Hollywood star Matthew McConaughey enjoys relaxing in the same way we do—in a recreational vehicle.
McConaughey has enjoyed a stellar year with three screen stealing roles: a comical turn as sleazy trader Mark Hanna in The Wolf of Wall Street; his AIDS-gaunt and critically acclaimed rodeo cowboy in Dallas Buyers Club, and a continuing friendship with Woody Harrelson, a team on the hunt for a serial killer in HBO’s True Detective.
But the Texan actor has not let Hollywood go to his head.
Like many of us, McConaughey enjoys spending time seeing the open road through the windshield of an RV—for McConaughey, it’s an Airstream.
A road warrior, McConaughey is the proud owner of several Airstream trailers, which he enjoys customizing to his own specifications.
The Oscar winning actor bought his first Airstream in 2004. He’d been traveling around the previous three years in a GMC Savana van he called Cosmo, sleeping in the back. He could afford the upgrade.
Wally Byam, the creator of the Airstream, has long been one of McConaughey’s heroes.
McConaughey worked and lived in his tricked-out International CCD 28 Airstream trailer, nicknamed the Canoe, which he kept on a Malibu lot near prime surfing terrain.
Those 28 feet include a living area with a banquette and a dining table/desk, a streamlined kitchen, a toilet and shower, and a snug bedroom that the actor refers to as the Honeycomb on account of its rounded ceiling and golden hues.
“I named the Airstream the Canoe. I mean, the highways are like river ways, they’re just concrete,” he explained.
Over the years he’s personalized the Canoe with a satellite dish on the roof; a barbecue in back; book racks and ceiling netting to hold travel literature, journals, and scripts; and a custom banquette and table to accommodate his six-foot frame.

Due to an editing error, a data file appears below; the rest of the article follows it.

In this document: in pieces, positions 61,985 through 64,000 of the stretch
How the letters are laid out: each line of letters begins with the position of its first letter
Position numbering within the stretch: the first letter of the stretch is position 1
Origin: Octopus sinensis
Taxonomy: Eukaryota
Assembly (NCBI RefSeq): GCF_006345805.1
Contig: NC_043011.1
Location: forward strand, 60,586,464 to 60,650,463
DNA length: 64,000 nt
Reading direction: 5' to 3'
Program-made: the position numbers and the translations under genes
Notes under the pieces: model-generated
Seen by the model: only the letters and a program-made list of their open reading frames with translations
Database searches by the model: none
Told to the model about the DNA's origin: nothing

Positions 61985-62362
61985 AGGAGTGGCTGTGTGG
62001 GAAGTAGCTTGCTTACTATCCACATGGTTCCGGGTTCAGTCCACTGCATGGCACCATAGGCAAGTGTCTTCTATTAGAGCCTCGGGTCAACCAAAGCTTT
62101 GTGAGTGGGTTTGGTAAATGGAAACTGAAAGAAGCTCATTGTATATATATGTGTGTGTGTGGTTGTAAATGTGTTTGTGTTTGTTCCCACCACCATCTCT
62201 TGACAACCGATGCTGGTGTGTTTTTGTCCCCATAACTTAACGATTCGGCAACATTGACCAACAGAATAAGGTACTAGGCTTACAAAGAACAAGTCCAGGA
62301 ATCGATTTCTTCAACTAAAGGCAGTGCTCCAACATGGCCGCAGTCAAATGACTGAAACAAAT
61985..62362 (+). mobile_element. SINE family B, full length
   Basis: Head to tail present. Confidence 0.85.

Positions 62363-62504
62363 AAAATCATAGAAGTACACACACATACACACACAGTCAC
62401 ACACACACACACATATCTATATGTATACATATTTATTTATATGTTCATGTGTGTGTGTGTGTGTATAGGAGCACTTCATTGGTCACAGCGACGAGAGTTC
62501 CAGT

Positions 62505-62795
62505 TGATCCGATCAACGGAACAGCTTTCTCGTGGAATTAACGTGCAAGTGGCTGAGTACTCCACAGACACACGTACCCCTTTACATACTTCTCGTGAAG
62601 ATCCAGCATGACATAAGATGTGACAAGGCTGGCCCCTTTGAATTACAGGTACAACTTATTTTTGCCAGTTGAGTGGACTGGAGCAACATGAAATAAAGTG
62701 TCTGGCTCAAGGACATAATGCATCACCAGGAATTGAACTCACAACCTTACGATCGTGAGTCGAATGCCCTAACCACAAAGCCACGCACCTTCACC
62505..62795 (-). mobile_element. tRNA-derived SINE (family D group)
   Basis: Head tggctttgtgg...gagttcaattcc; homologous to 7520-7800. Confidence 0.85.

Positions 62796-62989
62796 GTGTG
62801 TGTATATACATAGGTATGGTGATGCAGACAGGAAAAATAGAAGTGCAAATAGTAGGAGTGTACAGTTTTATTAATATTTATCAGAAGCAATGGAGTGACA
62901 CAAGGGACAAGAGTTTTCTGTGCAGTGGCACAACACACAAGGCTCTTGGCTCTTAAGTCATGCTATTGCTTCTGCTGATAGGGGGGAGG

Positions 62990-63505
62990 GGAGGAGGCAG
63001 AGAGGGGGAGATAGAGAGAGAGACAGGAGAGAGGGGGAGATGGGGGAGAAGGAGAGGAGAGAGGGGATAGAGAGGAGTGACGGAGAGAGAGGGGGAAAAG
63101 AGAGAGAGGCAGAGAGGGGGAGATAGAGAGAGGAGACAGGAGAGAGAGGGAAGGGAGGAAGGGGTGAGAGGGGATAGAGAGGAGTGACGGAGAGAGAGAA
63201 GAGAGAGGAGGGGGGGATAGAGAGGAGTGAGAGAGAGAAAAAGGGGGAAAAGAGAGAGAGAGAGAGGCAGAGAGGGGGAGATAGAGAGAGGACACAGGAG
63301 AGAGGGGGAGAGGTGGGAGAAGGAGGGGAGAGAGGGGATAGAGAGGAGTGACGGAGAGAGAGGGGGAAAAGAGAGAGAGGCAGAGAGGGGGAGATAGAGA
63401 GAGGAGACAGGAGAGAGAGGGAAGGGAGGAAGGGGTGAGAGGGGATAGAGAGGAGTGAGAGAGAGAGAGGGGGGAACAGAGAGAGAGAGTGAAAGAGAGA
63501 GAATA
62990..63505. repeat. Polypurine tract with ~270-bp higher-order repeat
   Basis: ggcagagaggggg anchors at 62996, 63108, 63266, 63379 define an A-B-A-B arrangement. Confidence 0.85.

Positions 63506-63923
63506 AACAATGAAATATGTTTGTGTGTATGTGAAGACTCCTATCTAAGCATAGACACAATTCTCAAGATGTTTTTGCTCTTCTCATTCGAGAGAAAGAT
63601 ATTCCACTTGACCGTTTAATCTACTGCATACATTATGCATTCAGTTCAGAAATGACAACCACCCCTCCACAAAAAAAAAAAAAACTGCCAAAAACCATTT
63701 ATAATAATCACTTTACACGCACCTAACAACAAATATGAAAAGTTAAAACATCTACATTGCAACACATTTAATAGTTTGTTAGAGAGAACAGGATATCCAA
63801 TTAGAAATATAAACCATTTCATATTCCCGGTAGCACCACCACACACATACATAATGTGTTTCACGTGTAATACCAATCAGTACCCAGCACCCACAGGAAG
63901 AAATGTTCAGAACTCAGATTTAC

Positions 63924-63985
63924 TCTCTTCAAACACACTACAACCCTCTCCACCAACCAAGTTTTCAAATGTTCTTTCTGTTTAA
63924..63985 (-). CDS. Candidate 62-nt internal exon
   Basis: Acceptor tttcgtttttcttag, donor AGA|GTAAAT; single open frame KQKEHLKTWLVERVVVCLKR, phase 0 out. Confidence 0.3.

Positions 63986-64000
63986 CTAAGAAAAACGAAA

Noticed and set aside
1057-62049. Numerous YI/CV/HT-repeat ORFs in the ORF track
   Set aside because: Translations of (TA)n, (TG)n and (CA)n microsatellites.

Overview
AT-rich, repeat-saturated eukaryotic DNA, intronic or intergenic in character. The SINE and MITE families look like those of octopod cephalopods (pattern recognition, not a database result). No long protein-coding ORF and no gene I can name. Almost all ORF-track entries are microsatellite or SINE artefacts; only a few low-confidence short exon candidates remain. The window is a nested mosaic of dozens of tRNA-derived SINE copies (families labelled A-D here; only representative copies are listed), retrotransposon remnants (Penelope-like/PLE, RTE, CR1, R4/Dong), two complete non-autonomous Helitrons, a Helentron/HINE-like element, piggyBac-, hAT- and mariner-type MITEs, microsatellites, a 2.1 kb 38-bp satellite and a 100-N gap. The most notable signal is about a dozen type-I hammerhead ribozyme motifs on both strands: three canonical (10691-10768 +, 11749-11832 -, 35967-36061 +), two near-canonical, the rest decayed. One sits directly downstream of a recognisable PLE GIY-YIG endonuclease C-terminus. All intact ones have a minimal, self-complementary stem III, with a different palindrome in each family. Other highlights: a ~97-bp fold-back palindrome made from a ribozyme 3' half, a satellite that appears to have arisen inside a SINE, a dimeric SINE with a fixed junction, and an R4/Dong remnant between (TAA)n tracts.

One of the things he really likes of his place is “It’s two seconds from making your bed to putting your coffee on the stove.”
“It’s got a great window right above your pillow, so when you wake up in the morning, you’re looking right at the ocean or wherever your backyard is that day,” he says.
The Airstream became multi-functional for McConaughey. For two years he managed his production company, j.k. livin, from it. He also took it out on the road for a month, when promoting his film Sahara in 2005.
It’s not a coincidence that McConaughey’s Airstream period runs concurrent with his coming into his own professionally. He’s eased into a life of starring in romantic comedies that women love—films such as The Wedding Planner, How to Lose a Guy in 10 Days, and Ghosts of Girlfriends Past.
Best of all, they fund a vagabond lifestyle. After McConaughey bought the Airstream, he took it to a trailer park near Golden, Colorado. He drove from there to the Squamish Indian Reservation, near Vancouver, where he filmed Two for the Money.
Soon after, he moved the Airstream into a trailer park near downtown Austin.
McConaughey has simple plans for his retirement that involve his passion for Airstreams: “One day I’ll have either an Airstream hotel or an Airstream compound. I don’t know where it’ll be yet, but the thing about Airstreams is you feel a little bad for ’em if you got ’em parked too long and the axles aren’t spinning, you know, because they’re built for the road.”
McConaughey explained the many reasons behind his love for the Airstreams: “I’ve always loved driving. Driving is, number one, where I get some time with myself. Number two, it’s the main place I catch up on music. And number three, it’s the best way to see the country.”
I think we can all relate to these reasons.
I saw a peanut stand, heard a rubber band, I saw a needle that winked its eye. But I think I will have seen everything When I see an Airstream fly.
—music and lyrics by Oliver Wallace and Ned Washington, in Dumbo